Epigenetic changes are how the DNA of elderly people is prone to damage. One role of DNA methylation is to prevent DNA damage. In the elderly and those with aging-associated noncommunicable diseases (NCDs), DNA shows reduced methylation; consequently, the aging genome is unstable and accumulates DNA damage. While the DNA damage response (DDR) of the direct intracellular machinery repairs DNA lesions, too much DDR halts cell proliferation, and promotes senescence. Therefore, genome-wide hypomethylation drives genomic instability, causing aging-associated disease phenotypes. However, the mechanism is unknown. Independent of DNA replication, the eukaryotic genome retains a certain amount of endogenous DNA double-strand breaks (EDSBs), called physiologic replication-independent EDSBs (Phy-RIND-EDSBs), that possess physiological function. Phy-RIND-EDSBs are reduced in aging yeast, and low levels of Phy-RIND-EDSBs decrease cell viability and increase DNA damage. Thus, Phy-RIND-EDSBs have a biological role as youth-associated genomic-stabilizing DNA gaps. In humans, Phy-RIND-EDSBs are located in the hypermethylated genome. Because the genomes of aging people are hypomethylated, the elderly should also have a low level of Phy-RIND-EDSBs. Based on this evidence, I hypothesize that in the human Phy-RIND-EDSBs, reduction is a molecular process that mediates the genome-wide hypomethylation driving genomic instability, which is a nidus pathogenesis mechanism of human body deterioration in aging-associated NCDs.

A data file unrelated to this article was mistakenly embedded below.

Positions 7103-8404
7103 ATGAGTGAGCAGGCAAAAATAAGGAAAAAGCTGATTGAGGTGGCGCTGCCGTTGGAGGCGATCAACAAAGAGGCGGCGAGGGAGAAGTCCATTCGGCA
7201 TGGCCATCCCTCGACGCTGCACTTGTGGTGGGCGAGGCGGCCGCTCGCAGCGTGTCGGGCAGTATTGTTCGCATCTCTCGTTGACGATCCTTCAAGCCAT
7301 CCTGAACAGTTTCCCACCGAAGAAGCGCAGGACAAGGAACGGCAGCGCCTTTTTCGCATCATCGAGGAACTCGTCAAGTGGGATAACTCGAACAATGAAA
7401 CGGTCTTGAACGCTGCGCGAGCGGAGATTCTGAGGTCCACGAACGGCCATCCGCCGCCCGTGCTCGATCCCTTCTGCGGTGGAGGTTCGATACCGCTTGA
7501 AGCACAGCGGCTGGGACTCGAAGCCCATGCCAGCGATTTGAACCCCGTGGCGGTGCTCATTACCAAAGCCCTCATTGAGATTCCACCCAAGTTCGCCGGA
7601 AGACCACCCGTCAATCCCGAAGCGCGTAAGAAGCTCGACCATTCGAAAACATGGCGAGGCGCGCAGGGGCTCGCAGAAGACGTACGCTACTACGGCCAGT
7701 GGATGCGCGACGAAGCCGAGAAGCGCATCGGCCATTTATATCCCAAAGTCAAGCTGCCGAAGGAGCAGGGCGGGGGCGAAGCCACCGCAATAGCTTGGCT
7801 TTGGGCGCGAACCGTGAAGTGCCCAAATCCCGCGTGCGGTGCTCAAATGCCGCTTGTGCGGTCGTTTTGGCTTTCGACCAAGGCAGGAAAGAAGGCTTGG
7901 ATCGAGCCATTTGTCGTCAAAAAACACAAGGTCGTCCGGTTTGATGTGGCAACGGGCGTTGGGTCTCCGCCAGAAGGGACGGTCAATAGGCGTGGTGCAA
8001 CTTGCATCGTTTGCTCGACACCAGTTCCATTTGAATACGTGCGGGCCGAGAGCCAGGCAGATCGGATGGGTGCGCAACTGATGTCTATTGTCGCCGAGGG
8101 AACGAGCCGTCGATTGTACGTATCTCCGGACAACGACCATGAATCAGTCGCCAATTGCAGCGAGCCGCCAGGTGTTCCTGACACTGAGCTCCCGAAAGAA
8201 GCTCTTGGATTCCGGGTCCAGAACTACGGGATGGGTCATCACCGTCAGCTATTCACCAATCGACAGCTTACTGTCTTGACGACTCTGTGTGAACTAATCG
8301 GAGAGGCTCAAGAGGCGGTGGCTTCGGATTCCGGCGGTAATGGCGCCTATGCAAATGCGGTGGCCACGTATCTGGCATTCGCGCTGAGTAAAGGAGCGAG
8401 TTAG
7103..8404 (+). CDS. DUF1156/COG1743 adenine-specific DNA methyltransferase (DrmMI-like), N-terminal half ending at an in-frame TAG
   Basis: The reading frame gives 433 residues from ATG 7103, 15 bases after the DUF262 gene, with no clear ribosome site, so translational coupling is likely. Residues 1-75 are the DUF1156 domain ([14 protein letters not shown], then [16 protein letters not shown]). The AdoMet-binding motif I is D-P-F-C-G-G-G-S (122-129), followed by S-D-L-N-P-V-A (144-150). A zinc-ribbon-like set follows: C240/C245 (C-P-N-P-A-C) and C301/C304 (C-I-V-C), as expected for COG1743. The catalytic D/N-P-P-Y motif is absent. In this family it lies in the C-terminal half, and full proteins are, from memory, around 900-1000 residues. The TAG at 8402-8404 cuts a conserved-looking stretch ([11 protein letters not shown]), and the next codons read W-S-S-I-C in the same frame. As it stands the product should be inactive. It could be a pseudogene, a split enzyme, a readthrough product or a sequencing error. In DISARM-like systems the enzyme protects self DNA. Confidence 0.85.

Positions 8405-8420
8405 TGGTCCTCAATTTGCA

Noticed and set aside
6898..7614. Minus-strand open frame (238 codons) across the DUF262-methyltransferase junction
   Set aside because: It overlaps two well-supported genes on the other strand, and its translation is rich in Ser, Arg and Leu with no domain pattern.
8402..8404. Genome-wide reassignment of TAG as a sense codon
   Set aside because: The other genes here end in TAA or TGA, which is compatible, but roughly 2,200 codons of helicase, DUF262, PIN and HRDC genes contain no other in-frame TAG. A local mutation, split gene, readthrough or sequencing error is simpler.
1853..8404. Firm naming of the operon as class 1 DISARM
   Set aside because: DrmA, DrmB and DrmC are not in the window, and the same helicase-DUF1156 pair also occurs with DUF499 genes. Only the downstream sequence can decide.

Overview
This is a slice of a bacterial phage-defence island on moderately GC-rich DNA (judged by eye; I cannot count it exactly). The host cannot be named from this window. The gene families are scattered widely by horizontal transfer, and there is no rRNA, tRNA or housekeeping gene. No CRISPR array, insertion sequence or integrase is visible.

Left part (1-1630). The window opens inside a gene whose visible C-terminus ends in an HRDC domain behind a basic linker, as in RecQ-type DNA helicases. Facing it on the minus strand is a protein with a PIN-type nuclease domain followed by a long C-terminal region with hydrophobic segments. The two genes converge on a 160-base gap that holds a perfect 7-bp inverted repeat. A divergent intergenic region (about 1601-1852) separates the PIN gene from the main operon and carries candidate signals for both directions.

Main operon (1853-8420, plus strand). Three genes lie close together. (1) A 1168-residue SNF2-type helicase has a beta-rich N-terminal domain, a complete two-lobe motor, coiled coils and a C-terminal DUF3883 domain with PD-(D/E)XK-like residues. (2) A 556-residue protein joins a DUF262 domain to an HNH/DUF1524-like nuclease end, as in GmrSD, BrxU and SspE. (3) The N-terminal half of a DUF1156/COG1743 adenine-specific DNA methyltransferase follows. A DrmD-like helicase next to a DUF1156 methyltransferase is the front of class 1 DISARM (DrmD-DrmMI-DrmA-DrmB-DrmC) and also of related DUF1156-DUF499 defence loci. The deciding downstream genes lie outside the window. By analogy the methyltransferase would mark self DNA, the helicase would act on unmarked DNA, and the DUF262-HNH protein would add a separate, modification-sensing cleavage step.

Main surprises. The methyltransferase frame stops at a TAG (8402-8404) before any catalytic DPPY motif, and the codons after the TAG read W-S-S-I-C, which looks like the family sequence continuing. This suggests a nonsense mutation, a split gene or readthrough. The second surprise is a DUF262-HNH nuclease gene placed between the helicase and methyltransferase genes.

Part of the book: Epigenetics